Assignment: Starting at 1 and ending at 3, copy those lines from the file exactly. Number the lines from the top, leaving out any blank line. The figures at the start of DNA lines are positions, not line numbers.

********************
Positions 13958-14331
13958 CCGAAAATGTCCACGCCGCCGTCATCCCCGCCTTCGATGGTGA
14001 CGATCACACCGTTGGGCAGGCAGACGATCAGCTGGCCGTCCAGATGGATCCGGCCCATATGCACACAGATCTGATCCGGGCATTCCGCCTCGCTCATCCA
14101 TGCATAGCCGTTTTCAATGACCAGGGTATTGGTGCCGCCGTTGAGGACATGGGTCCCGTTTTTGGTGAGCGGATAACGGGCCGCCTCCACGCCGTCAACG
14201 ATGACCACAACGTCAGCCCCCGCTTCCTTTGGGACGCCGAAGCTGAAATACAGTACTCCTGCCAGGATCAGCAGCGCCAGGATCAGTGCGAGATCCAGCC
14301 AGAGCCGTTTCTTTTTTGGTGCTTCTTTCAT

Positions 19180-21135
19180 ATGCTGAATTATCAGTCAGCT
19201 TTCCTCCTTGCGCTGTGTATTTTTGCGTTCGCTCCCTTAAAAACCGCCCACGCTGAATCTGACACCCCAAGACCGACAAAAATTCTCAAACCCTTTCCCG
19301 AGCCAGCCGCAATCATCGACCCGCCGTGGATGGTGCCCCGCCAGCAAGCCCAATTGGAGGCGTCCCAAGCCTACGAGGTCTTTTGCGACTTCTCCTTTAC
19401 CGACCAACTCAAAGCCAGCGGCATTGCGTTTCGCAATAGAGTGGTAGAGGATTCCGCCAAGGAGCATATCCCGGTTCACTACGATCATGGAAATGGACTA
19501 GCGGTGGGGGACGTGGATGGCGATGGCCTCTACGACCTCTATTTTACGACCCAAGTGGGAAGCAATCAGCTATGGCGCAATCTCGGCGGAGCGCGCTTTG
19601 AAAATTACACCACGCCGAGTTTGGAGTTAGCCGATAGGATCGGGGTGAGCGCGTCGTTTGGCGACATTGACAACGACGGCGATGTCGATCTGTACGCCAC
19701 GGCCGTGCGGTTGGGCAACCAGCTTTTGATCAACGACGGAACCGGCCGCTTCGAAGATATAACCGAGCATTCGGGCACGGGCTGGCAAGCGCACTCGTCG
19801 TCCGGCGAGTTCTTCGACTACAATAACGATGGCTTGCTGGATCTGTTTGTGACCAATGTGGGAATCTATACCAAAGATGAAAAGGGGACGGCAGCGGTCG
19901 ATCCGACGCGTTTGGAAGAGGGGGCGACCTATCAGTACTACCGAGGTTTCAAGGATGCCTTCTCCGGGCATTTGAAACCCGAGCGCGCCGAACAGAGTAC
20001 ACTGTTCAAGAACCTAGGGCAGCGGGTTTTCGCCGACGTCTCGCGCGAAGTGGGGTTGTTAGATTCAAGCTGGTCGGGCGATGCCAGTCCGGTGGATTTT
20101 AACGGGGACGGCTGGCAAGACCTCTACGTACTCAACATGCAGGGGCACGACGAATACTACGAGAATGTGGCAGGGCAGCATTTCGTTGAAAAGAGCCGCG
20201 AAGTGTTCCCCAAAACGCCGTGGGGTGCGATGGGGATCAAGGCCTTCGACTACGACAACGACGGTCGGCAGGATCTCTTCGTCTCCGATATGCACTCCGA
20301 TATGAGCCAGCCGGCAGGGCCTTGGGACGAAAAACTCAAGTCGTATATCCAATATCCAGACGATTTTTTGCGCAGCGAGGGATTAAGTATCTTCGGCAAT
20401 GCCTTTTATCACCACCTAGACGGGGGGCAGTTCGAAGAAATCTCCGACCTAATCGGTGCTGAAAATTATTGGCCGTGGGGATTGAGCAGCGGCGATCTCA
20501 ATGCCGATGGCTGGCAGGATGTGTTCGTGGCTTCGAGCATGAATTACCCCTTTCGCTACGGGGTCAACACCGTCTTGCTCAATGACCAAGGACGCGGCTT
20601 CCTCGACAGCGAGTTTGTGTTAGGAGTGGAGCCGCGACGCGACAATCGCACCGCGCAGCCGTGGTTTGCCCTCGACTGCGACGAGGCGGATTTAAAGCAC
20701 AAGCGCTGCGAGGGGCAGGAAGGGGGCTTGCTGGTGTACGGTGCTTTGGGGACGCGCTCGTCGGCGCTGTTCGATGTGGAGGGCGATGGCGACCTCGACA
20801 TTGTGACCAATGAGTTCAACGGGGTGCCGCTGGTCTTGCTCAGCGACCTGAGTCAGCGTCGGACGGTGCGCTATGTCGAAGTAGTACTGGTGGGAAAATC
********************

Positions 13958-14331
13958 CCGAAAATGTCCACGCCGCCGTCATCCCCGCCTTCGATGGTGA
14001 CGATCACACCGTTGGGCAGGCAGACGATCAGCTGGCCGTCCAGATGGATCCGGCCCATATGCACACAGATCTGATCCGGGCATTCCGCCTCGCTCATCCA